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Introducing: Touhenboku, the ramen shop’s new sushi restaurant in the Distillery District

(Image: Jackie Pal)

(Image: Jackie Pal)

Name: Touhenboku
Neighbourhood: Distillery District
Contact Info: 42 Gristmill Ln., 416-368-8686
Previously: Café Uno
Owner: Zuimei Okuyama
Chef: Veteran sushi chef Aki Kitao, who previously worked in upscale sushi restaurants like Toshi Sushi and Ki

The Food: Unlike Touhenboku’s casual ramen shops on Queen West and Yonge Street, the chain’s Distillery location focuses primarily on sushi. Chef Kitao’s menu includes over 21 types of fish, which are sliced, rolled and torched in both traditional and novel ways. A tuna-scallop roll is blasted with a blow torch and topped with house-made sour plum paste and a sweet miso-sesame glaze. For $45, the chef will prepare a 14-piece omakase (i.e. tasting menu) with interesting options like uni (sea urchin),  tarabakani (king crab), and aji (Spanish mackerel) wrapped in Japanese mint.

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Introducing: Mean Bao, the Chinatown bao shop’s new Queen West location

(Image: Jackie Pal)

(Image: Jackie Pal)

Name: Mean Bao
Neighbourhood: Queen West
Contact Info: 167 Bathurst St., 416-862-7737, meanbaotoronto.com
Previously: A short-lived burger shop called Burger Press
Chefs/Owners: Both the original location and this new outpost are co-owned by Jones and James Cheung, along with their nephew and niece Scott Ching and Erin Cheung. Everyone plays a role in the family business, including grandma.

The Food: Silky bao are piled with savoury ingredients, like peppery barbecue chicken with pickled daikon, or house-braised pork belly topped with a crunchy mixture of peanuts and black sugar. The “Sloppy Jones” is a bao-ified version of dan dan mien, a traditional Szechuan noodle dish made with minced pork, chili oil and scallions.

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Introducing: Parlor Foods & Co., a rustic Canadian restaurant and cocktail lounge on King West

Introducing: Parlor Foods

Name: Parlor Foods & Co
Contact Info: 333 King St. W., 416-596-0004, parlorfoods.com, @parlorfoods
Neighbourhood: King West
Co-owners and chefs: Jason D’Anna and Brett Howson

The Food: Parlor’s comfort dishes are punched up with distinctly Canadian additions, like a swipe of pure maple syrup on a simple charcuterie platter, or ribbons of cold-smoked sockeye salmon in an elegant Nicoise with creme fraiche and pickled beans. Adventurous carnivores may appreciate the unconventional proteins on offer, including sweetbreads (disguised as chicken wings) and horse, which is served raw and paired with a roasted bone-marrow luge.

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Introducing: Borealia, a new all-Canadian restaurant on the Ossington strip

Borealia

Borealia’s braised whelk. (Image: Caroline Aksich)

Name: Borealia (which was one of the alternative names proposed for Canada during confederation)
Contact Info: 59 Ossington Ave., 647-351-5100, borealiato.com
Neighbourhood: Trinity Bellwoods
Previously: Ardor Bistro
Owners: Evelyn Wu and Wayne Morris. The pair met while working at Waterfront Wines in British Columbia. They married last year.
Chefs: Morris, with sous chef Fabrizio DeCicco (previously of Bellwoods Brewery)

The Food: Borealia serves Canadian cuisine befitting its pre-confederation name. There’s no poutine, no tourtière, and no Nanaimo bars. “We were inspired by the immigrants that built Canada and how they tweaked their recipes to work with the indigenous plants,” says Wu. The restaurant’s whelk, a giant sea snail braised in a kombu beurre blanc and served on a soya-spiked bed of seaweed and burdock, blends French and Chinese cuisine. Other dishes on the menu draw from antique French, British and Chinese recipes, some of which date all the way back to Queen Elizabeth I’s reign. The oldest dish on the menu is the pemmican, once a high-calorie staple for First Nations people and, later, Arctic explorers. Instead of a fatty wad of powdered meat mixed with dried fruit, Morris reimagines the dish as a pretty plate of bison bresaola topped with shaved lardo and juniper-pickled blueberries.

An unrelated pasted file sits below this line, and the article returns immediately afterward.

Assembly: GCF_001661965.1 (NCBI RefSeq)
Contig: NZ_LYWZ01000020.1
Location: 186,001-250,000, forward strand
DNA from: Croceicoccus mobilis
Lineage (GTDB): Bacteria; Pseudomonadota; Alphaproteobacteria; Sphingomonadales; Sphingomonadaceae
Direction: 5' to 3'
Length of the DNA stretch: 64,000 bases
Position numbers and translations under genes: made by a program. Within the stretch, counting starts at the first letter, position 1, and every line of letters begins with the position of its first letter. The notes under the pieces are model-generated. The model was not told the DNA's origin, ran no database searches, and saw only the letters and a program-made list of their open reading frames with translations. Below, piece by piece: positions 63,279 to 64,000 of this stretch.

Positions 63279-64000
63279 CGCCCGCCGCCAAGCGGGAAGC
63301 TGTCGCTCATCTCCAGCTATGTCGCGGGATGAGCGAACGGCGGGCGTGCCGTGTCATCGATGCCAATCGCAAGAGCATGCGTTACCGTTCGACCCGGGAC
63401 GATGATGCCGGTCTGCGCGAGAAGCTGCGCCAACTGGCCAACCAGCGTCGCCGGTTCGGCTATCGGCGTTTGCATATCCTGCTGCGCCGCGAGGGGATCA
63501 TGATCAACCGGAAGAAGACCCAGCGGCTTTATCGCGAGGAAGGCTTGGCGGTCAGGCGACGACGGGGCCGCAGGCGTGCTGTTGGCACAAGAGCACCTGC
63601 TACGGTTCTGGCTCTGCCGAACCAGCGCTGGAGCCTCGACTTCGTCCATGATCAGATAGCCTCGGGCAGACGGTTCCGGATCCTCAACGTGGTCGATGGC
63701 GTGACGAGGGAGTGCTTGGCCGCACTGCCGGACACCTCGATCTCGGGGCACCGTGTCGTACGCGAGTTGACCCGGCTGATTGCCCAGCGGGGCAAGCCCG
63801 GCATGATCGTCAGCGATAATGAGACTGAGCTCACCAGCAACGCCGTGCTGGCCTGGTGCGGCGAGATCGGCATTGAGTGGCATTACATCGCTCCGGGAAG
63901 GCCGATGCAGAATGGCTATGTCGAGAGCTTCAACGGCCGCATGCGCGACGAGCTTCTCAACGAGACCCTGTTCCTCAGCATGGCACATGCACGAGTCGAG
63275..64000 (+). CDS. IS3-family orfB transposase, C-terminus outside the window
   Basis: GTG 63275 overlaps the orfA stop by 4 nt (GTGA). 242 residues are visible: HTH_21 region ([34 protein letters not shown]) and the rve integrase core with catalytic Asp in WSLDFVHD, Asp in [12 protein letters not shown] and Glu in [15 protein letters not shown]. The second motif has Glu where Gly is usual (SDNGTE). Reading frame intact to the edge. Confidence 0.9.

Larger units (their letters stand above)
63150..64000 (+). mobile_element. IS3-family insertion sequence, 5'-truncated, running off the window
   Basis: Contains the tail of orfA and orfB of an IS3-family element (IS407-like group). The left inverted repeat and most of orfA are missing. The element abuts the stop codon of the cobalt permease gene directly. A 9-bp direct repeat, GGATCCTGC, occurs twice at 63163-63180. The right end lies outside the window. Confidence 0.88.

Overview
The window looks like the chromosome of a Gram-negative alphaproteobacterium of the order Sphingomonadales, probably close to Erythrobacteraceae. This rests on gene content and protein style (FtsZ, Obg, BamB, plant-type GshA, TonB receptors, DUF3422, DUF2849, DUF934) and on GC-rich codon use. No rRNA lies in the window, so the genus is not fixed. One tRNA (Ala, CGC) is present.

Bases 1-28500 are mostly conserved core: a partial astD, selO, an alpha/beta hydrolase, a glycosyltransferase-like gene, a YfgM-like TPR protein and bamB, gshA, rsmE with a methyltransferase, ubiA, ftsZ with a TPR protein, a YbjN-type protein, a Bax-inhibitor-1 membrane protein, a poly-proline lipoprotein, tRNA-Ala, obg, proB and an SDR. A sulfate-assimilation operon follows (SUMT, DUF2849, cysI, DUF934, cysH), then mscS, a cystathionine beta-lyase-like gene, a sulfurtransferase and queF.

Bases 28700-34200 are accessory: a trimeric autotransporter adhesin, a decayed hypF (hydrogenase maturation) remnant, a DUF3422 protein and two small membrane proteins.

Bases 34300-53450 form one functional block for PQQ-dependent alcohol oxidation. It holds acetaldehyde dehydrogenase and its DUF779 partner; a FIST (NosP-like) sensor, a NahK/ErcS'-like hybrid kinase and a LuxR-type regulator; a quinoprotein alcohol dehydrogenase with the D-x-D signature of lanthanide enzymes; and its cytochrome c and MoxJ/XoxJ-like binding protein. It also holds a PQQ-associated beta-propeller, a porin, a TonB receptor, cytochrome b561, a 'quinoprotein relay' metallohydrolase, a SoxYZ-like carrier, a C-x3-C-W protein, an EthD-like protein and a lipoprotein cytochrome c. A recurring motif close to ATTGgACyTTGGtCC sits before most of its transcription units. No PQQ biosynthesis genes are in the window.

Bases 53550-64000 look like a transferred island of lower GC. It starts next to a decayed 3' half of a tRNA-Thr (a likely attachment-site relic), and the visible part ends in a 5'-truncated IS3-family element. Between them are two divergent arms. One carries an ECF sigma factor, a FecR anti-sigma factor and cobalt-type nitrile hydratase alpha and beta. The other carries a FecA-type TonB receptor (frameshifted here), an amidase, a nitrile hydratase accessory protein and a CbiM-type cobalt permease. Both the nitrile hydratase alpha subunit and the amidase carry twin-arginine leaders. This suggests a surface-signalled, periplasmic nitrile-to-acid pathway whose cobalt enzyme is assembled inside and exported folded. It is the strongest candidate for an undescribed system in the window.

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Introducing: NAO, a new Asian steakhouse on Avenue Road from Charles Khabouth and Hanif Harji

(Image: Caroline Aksich)

(Image: Caroline Aksich)

Name: NAO (an acronym for “New and Old”)
Neighbourhood: Yorkville
Contact Info: 90 Avenue Rd., 416-367-4141, naosteakhouse.com
Owners: Charles Khabouth, Hanif Harji, Stuart Cameron and Tim Foley
Chefs: Stuart Cameron (also the exec chef at Patria, Weslodge and Byblos) and chef de cuisine Andrew Bradford.

The Food: The Asian-American fusion trend finds full expression in this plush new steakhouse from restaurant impresarios Charles Khabouth and Hanif Harji. NAO offers some caveman-sized cuts of beef—including a 64-ounce rib steak that’s carved tableside—but it’s not just a boys’ club. “We wanted NAO to be female-friendly,” says Kabbouth. Lighter options (salads, tartare) are punched up with predominantly Japanese flavourings, like miso, yuzu, ponzu and “Bull-Dog” sauce, a sweet and savoury Japanese condiment. (NAO makes its own version in-house.) Cameron spent months researching and sourcing the very best of everything, including fresh wasabi from B.C., Wagyu beef from Japan and bamboo barrel–aged finishing salt from South Korea.

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Introducing: Buna’s Kitchen, a homey new lunch counter in the Entertainment District

(Image: Caroline Aksich)

Name: Buna’s Kitchen
Neighbourhood: Entertainment District
Contact Info: 388 Richmond St. W., Unit 5B, 647-342-5506, facebook.com
Previously: Sido Shwarma
Chefs/Owners: George Brown alums Grace An and Taylor Heon met in culinary school and opened a catering company together, Food Parade, before going the brick-and-mortar route with Buna’s.

The Food: Owners An and Heon are determined to bring old-fashioned home cooking to the downtown core. (Buna is Hungarian for “grandma”). The short menu includes sandwiches (pulled pork, duck confit), poutines and salads, plus a daily changing pasta special. On one visit, it’s bolognese; on the next, it’s fettuccine in a simple marinara sauce.

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Introducing: Baju, Zane Caplansky’s laid-back barbecue joint at The Monarch Tavern

baju-intro

(Image: Gabby Frank)

Name: Baju BBQ
Contact Info: 12 Clinton St., 416-531-5833
Neighbourhood: Little Italy
Owners: Zane Caplansky (best known for his eponymous deli and food truck) and The Monarch Tavern’s Michael Dorbyk
Chefs: Dan Green and Kyle Wyatt, the duo behind pop-up culinary collective Mise En Place

The Food: Baju ascribes to the “Meat and Three” philosophy, which holds that barbecue is best enjoyed along with a trio of equally filling side dishes. At Baju, pulled pork, sliced brisket, spicy Texas sausages and dry-rubbed ribs can be combined with heaping servings of beans, collard greens, cornbread or deep-fried mac ‘n’ cheese nuggets. It’s a simple, soul-infused menu that doesn’t try to rewrite the classics. Explains Caplansky, “This is driving down a country road in Kentucky and finding a great shack that makes ribs, where that’s all they do. We’re keeping it simple.”